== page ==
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Awarded Research Grant to Prevent Violence and Violence-Related Injury

Fathers and Risk for Physical Child Maltreatment: Prevention Pathways

FOA Number: CE06-004: Grants for Violence-Related Injury Prevention Research
Project Period: 9/1/2006 – 8/31/2009
Application/Grant Number: 1-R49-CE000915-01
Principal Investigator: Guterman, Neil
Columbia University
1210 Amsterdam Avenue; MC 2205
New York, NY 10027
E-mail: nbg2@columbia.edu

Description

Despite the fact that fathers and father surrogates are disproportionately represented as perpetrators in the most severe and sometimes fatal incidents of physical abuse and neglect, little is known about their specific role in the etiology of physical child abuse and neglect, hindering prevention efforts. The proposed study will conduct a series of interrelated analyses that will isolate the fathering pathways that shape a family's risk for physical child abuse and neglect, drawing data from a national prospective longitudinal population-based birth cohort of families across 20 U. S. cities (N=4,800 at baseline). The design of this study provides unique opportunities as it draws from a nationally representative, rather than local problem-based, sample, and permits the identification of fathering factors prospectively before any maltreatment has occurred, from birth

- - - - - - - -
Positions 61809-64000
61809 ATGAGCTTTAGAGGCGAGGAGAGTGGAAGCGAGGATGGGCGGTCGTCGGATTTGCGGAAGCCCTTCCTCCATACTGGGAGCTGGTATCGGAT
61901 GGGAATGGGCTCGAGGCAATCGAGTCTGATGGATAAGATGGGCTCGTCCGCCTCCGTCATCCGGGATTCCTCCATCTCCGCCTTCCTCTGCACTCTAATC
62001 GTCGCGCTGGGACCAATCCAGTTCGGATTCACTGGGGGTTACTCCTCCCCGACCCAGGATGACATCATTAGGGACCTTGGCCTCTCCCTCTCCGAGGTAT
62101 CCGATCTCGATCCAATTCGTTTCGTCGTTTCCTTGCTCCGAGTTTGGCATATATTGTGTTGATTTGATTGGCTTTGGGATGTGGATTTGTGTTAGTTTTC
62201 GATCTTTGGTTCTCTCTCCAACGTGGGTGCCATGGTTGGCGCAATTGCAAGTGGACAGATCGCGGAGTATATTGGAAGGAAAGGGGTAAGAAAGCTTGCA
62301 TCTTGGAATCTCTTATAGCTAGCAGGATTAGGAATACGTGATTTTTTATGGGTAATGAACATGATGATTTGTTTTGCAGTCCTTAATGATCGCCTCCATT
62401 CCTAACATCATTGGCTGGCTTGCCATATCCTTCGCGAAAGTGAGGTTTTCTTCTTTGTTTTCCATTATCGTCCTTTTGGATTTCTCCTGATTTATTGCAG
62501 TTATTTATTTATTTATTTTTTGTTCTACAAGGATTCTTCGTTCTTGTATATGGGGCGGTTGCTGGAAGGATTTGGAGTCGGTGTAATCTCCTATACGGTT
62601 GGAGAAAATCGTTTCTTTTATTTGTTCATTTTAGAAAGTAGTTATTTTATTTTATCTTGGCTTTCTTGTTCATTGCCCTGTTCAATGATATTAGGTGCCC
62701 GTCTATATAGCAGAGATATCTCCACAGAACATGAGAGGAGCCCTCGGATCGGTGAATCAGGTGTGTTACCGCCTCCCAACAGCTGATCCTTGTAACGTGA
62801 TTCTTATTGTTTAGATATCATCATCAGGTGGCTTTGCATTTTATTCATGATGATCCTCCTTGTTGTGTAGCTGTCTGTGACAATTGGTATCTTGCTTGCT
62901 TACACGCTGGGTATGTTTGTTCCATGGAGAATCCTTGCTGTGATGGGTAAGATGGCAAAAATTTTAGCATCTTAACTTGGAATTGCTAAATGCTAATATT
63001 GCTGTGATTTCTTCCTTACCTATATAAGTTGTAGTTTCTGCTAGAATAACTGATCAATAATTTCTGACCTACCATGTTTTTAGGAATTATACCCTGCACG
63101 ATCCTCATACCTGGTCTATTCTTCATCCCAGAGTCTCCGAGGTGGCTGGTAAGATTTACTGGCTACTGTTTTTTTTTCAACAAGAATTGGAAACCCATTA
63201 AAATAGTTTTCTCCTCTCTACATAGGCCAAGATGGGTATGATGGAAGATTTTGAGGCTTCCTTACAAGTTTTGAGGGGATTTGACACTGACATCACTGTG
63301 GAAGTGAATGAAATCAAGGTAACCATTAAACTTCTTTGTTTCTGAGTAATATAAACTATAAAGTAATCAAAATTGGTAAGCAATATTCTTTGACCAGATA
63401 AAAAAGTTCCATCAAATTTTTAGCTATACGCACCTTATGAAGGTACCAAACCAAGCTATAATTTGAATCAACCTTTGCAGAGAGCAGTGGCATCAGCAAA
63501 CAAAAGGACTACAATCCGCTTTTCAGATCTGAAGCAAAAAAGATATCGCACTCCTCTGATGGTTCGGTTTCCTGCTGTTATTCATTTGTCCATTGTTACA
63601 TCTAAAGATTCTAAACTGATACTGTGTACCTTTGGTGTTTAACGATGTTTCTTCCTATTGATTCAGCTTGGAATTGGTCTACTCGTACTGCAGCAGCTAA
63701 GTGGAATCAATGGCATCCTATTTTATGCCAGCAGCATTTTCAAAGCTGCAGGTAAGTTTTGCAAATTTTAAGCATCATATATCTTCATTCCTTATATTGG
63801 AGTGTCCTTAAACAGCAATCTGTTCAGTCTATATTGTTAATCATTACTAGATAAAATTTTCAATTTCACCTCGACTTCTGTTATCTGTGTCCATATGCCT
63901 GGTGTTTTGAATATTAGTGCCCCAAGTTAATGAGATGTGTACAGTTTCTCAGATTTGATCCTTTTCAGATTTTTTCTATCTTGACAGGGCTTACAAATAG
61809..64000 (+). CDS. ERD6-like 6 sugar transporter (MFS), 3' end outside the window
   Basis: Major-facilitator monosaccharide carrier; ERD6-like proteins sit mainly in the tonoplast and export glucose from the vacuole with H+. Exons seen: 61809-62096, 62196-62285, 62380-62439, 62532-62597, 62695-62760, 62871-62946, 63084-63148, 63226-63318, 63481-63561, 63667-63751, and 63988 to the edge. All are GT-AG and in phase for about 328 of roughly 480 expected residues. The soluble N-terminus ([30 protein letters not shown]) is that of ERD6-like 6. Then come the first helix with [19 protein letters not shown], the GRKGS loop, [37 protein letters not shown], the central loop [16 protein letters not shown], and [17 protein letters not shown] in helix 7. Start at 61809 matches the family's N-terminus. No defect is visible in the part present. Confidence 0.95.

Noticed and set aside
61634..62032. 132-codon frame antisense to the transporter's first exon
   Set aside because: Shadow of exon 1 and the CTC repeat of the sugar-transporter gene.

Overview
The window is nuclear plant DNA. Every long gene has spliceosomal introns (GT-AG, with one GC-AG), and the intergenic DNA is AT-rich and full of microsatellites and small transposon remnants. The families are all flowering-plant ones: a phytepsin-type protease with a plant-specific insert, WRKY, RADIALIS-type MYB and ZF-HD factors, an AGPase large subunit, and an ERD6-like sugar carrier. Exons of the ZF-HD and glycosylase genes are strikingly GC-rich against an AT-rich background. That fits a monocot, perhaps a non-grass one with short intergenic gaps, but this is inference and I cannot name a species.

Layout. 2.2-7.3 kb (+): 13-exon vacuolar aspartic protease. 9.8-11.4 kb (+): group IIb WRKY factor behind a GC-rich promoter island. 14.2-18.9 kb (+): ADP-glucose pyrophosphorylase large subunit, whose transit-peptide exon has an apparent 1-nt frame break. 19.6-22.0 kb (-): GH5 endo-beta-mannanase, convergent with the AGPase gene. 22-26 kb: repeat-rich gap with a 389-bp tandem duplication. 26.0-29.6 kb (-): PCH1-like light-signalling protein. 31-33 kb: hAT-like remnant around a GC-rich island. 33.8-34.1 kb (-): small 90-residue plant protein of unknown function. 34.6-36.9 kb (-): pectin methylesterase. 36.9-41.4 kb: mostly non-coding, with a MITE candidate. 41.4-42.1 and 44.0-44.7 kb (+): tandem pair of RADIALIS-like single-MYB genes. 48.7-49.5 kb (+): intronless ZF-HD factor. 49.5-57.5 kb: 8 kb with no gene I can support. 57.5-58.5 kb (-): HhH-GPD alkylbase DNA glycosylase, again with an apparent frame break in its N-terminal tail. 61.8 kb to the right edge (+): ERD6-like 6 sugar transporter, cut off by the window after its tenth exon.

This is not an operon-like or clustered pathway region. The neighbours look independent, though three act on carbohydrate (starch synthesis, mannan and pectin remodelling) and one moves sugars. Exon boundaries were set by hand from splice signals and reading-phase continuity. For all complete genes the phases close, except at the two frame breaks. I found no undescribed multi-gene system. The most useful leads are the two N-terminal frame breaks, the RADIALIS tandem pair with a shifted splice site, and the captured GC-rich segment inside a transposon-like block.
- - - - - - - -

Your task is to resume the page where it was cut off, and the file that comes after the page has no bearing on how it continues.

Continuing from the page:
through three years of age, the period of children's greatest vulnerability to the most severe forms of physical child abuse and neglect. Self-report and in-home observational data on physical child abuse and neglect risk and predictors were collected from both mothers and fathers, and include data on father surrogates, permitting in-depth examination in corroboration and comparison across informants. Four interrelated substudies are proposed that will examine fathers' and father surrogates' roles in a longitudinal fashion across levels of concern (i.e. community, parent subsystem, parent-child interaction), progressing from: 1) multivariate regression analyses that control for maternal and other background factors to identify unique fathering predictors linked to physical child abuse and neglect risk; 2) path analyses that trace the important father related direct and mediating pathways shaping both mothers and fathers risk for physical child abuse and neglect; 3) analyses of community factors as they are related to the parenting subsystem and shape individual level fathering factors related to physical child abuse and neglect risk; and 4) :multivariate regression analyses that include non-biological father-figures as well as fathers and use longitudinal data to examine pathways to risk. Given differing etiological processes, father-related factors will be examined differentially in their capacity to predict young children's risk for exposure to physical child abuse as contrasted with physical child neglect. Findings from this study will provide scientific information that identifies specific modifiable father related pathways linked with maltreatment risk promoting the development of preventive interventions that alter parent-child interactions away from physical child abuse and neglect risk.

 

 
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